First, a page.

Contemporary Realism and Americana. It's amazing that in the current art world, where it seems like everyone is searching for the next outrageous irony, good old-fashioned representational painters are still going strong. Come to think of it, that's an irony in itself, though no surprise; this kind of thing is so very viewer-friendly. The exhibit, Contemporary Realism, installed on the William Havu Gallery's first floor, is a trio featuring new landscapes by Rick Dula, Aaron Brown and Jeff Aeling. Dula is interested in what he calls "de-industrialization," and he conjures up romantic views of closed and dilapidated factories. Brown creates enigmatic narrative paintings that may or may not be based on actual places. Aeling's paintings of clouds and fields, on the other hand, are clearly based on actual locales on the Great Plains. In addition to the main attraction, Havu is presenting a group show on the theme of the cultural landscape. The show on the mezzanine, aptly titled Americana, includes depictions of roadside attractions by artists from the gallery's stable. Through May 7 at the William Havu Gallery, 1040 Cherokee Street, 303-893-2360.
Leaving Aztlán. The Center for Visual Art in LoDo is presenting a provocative show, Leaving Aztlán: Rethinking Contemporary Latino and Chicano Art. Kaytie Johnson from the Peeler Art Center at DePauw University put it together with input from, among others, CVA director Kathy Andrews. The show examines new trends being embraced by Latino and Chicano artists -- and by Latinas and Chicanas -- and in the process explores the convoluted relationships between art and ethnicity. Ten years ago this would have been an overtly political show, but now, though politics are still in the mix, there are also many pieces that express cutting-edge aesthetic theories. Artists from across the country were selected -- including Jesse Amado, Connie Arismendi, Javier Carmona, Alex Donis, Diana Guerrero-Mácia, John Hernandez, Benito Huerta, Chuck Ramirez, Juan Ramos and Rubén Ortiz Torres -- but Johnson also chose two local talents, Carlos Frésquez and Maria Michelle Gonzalez. Through April 23 at the Center for Visual Art, 1734 Wazee Street, 303-294-5207. Reviewed April 14.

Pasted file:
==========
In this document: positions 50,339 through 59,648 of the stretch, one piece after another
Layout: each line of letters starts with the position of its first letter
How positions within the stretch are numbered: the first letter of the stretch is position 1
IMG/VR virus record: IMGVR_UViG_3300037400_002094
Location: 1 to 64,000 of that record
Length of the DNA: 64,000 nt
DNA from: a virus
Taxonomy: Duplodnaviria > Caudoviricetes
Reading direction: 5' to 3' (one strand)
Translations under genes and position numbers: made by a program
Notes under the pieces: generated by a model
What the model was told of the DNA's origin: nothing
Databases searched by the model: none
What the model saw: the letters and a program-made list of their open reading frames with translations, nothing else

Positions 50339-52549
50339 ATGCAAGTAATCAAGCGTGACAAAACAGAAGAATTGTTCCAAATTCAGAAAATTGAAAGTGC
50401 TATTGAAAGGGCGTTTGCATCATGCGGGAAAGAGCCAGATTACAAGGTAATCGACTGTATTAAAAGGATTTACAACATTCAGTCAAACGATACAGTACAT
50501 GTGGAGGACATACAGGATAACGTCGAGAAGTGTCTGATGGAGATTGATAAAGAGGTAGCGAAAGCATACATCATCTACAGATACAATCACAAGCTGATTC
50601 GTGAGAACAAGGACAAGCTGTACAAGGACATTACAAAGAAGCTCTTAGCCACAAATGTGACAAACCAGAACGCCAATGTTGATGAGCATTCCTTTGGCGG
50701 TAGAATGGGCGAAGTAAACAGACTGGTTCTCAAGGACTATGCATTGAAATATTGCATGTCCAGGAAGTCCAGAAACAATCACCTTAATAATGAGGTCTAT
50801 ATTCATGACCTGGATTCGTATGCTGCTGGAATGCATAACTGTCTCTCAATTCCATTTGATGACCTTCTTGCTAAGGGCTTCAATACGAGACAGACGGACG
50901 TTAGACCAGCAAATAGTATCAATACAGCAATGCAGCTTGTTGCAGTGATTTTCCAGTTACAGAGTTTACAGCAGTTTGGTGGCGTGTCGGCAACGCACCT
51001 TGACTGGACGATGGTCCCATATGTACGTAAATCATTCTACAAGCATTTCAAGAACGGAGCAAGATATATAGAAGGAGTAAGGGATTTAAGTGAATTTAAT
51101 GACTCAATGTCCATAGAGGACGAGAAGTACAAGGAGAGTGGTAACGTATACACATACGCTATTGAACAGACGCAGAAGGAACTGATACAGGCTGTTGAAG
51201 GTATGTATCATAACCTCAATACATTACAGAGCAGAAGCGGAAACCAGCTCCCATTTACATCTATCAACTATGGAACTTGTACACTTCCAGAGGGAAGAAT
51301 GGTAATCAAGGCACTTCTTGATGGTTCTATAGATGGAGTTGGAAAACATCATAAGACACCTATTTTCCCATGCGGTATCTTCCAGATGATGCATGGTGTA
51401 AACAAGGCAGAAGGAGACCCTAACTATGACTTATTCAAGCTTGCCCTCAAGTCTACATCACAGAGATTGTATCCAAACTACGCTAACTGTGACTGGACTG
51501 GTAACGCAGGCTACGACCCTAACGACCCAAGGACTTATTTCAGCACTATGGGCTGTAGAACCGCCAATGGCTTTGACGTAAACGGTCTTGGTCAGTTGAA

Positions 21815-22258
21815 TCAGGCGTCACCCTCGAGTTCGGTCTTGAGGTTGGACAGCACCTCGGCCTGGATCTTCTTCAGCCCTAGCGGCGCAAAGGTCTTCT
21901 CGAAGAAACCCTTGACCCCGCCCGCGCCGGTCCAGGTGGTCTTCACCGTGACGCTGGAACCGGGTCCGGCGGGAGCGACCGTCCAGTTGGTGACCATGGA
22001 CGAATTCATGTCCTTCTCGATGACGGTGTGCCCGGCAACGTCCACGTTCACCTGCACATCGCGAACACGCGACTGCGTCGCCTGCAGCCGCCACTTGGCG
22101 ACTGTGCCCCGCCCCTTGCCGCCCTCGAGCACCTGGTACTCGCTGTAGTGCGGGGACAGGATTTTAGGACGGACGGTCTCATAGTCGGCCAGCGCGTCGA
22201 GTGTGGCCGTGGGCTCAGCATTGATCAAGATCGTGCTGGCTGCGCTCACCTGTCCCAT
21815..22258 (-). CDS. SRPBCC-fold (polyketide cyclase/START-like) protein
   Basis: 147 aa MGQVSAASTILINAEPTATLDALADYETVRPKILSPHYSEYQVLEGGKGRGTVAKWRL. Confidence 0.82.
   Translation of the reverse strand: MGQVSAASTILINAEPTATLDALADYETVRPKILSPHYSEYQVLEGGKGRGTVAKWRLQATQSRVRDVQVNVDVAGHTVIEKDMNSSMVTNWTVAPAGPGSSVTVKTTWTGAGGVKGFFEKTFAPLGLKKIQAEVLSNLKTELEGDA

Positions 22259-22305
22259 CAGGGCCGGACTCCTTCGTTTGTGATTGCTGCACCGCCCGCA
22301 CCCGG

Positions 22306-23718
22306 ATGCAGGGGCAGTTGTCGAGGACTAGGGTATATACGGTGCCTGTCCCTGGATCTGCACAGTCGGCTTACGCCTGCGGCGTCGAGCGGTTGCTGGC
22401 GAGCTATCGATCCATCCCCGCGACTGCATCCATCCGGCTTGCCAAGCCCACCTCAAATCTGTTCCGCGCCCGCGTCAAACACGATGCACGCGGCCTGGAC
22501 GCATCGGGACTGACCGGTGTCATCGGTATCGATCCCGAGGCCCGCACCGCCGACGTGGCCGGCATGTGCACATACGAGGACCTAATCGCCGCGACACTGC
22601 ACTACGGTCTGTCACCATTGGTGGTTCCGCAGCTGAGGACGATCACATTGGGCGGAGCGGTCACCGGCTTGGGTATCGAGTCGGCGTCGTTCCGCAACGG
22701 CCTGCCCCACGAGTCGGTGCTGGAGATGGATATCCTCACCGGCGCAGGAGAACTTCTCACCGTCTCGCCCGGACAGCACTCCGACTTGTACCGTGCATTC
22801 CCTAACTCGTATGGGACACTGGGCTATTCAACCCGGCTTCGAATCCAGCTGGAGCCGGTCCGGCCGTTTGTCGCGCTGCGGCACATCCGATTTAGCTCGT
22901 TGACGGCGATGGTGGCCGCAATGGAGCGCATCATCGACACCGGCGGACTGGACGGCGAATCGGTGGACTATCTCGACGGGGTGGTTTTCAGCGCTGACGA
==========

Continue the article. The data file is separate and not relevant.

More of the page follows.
Our Culture Is Our Resistance. The Colorado Photographic Arts Center only rarely presents single-artist exhibitions, as it's doing now with Our Culture Is Our Resistance: Repression, Refuge and Healing in Guatemala. The show focuses on the work of Denver photographer and CPAC member Jonathan Moller, who, between 1993 and 2003, took annual trips to Guatemala to capture village life in the war-torn country. The subjects of Moller's very ethnographic-style work are the indigenous Maya people who were terrorized and uprooted by the protracted civil war. At first glance, the photos seem to be slice-of-life shots, à la National Geographic, but it soon becomes apparent that they've been posed. The images are published in a book with the same epic title that includes poetry, essays and testimonials. It's available for purchase at CPAC, with sale proceeds going to the Association for Justice and Reconciliation in Guatemala. Note: This show will be the last CPAC offering until next fall, as the center's building will be extensively remodeled over the summer. Through April 23 at the Colorado Photographic Arts Center, 1513 Boulder Street, 303-455-8999.